Mexico's Foreign Minister, Luis Videgaray, has been publicly touting what a benefit "Dreamers" will be to his country if they are not allowed to remain in the United States by means of a congressionally approved amnesty. He did so in the context of a NAFTA-related meeting in Mexico City between himself, Canadian Foreign Minister Chrystia Freeland, and U.S. Secretary of State Rex Tillerson.
Videgaray has done this before. The matter is important to Mexico because a significant proportion of those who constitute the "Dreamer" population — most of whom are or were recipients of the DACA (Deferred Action for Childhood Arrivals) benefits being ended under the Trump administration — are Mexican citizens. The Pew Research Center calculates that figure at close to 80 percent.
Unfortunately, Videgaray's statements carry a certain Tom Sawyer-hyping-the-picket-fence quality to them. He seems more interested in influencing American public opinion to believe that losing Dreamers would be such a bad thing for the United States that amnesty is the logical answer, rather than actually doing anything substantive to prepare for the possibility of a slow flow of these Mexican citizens back to their country of nationality.
I say "slow" because the reality is that, even if there is no amnesty and DACA benefits do in fact phase out over the course of two years, it is doubtful that federal immigration authorities will make any concerted effort to single them out for removal, although no doubt removals will occur as they are stumbled upon in the course of other enforcement programs such as worksite operations, or even through apprehensions as the result of crimes.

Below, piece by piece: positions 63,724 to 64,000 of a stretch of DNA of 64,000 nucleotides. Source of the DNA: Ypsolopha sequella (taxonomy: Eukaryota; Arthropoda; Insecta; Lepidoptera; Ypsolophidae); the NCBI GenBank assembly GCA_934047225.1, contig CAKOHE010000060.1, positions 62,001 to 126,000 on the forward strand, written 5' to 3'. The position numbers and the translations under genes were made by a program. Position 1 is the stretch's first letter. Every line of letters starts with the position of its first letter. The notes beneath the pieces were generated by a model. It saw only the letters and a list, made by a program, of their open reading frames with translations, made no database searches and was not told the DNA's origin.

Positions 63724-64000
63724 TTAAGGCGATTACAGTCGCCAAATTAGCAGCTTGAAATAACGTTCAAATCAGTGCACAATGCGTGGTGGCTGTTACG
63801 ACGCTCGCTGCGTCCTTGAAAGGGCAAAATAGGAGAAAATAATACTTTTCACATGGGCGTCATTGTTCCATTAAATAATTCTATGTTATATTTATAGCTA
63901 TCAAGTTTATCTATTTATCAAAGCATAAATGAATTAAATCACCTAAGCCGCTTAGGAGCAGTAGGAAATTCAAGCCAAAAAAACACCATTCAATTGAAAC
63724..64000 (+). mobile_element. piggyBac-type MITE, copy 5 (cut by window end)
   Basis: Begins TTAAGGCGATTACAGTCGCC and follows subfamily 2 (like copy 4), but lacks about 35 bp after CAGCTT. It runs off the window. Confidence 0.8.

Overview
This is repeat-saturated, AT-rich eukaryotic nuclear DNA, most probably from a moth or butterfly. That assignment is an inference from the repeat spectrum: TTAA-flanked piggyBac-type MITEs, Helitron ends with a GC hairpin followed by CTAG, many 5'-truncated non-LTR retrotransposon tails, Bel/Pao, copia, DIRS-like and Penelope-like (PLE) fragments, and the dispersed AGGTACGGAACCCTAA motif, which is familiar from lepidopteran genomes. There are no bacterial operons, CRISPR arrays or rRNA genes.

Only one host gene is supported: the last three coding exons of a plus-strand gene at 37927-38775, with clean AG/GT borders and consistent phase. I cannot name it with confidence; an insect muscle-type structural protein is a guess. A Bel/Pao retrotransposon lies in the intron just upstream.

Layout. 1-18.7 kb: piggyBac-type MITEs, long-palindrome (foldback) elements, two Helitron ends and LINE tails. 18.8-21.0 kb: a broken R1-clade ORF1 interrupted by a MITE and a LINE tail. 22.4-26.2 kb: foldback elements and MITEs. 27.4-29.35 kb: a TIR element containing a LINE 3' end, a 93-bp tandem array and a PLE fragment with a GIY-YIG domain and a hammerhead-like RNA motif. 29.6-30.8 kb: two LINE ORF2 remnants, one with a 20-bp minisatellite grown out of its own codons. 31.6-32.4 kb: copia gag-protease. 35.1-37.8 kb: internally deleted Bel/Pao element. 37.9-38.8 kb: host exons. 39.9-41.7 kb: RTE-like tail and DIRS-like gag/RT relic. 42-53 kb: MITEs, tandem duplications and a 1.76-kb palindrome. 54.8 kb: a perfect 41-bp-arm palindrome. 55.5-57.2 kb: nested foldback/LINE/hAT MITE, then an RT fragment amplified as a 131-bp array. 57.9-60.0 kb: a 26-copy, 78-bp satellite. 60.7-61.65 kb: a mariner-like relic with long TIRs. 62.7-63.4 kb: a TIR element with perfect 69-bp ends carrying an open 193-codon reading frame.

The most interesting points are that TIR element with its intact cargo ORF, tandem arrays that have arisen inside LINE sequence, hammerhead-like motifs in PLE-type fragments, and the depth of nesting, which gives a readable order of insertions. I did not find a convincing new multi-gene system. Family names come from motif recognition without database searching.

Where is the Mexican government's effort to back up Videgaray's words with action? Where is the all-hands-on-deck concerted public service campaign to announce that they will be welcomed back, and to assure them that they are valued citizens of Mexico? Logic would dictate that such a campaign would be undertaken by blanketing media outlets of all sorts in the United States where these Dreamers currently reside.
And where are the vigorous follow-on programs to ensure that they will be assimilated smoothly, and to show that concrete steps are being taken to take advantage of their skills and education in ways that benefit both the dreamers and Mexico at large? To the extent that they exist, they are still formative at best, even though this pot has been simmering for many, many months now. Mexico's had plenty of lead-time, but leaning forward in the saddle seems confined only to Videgaray's appearances at diplomatic forums.
One cannot help but wonder why, in fact, Mexico hasn't stepped up to seize the moment on the American and international stage to show what it can do with, and for, these Dreamers; to project the face of a "new Mexico" to the world. It's a huge opportunity missed.